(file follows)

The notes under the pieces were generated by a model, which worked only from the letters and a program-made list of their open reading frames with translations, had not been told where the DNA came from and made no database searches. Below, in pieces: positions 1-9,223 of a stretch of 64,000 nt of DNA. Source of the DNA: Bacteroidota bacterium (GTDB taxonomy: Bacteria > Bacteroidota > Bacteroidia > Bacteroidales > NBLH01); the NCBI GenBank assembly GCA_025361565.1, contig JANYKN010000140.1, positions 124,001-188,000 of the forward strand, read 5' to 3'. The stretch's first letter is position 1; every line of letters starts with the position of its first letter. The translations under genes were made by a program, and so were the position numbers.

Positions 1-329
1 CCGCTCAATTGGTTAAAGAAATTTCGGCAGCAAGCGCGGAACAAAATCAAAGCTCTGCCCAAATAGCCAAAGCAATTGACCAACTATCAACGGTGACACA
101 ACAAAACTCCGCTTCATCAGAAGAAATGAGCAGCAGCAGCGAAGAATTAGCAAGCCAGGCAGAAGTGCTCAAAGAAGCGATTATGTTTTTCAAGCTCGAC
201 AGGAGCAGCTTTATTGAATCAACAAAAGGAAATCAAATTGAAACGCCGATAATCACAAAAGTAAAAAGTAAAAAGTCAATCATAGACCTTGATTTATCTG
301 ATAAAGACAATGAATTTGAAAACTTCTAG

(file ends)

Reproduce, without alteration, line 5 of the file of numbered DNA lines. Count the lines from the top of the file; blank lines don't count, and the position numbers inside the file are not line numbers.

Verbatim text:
201 AGGAGCAGCTTTATTGAATCAACAAAAGGAAATCAAATTGAAACGCCGATAATCACAAAAGTAAAAAGTAAAAAGTCAATCATAGACCTTGATTTATCTG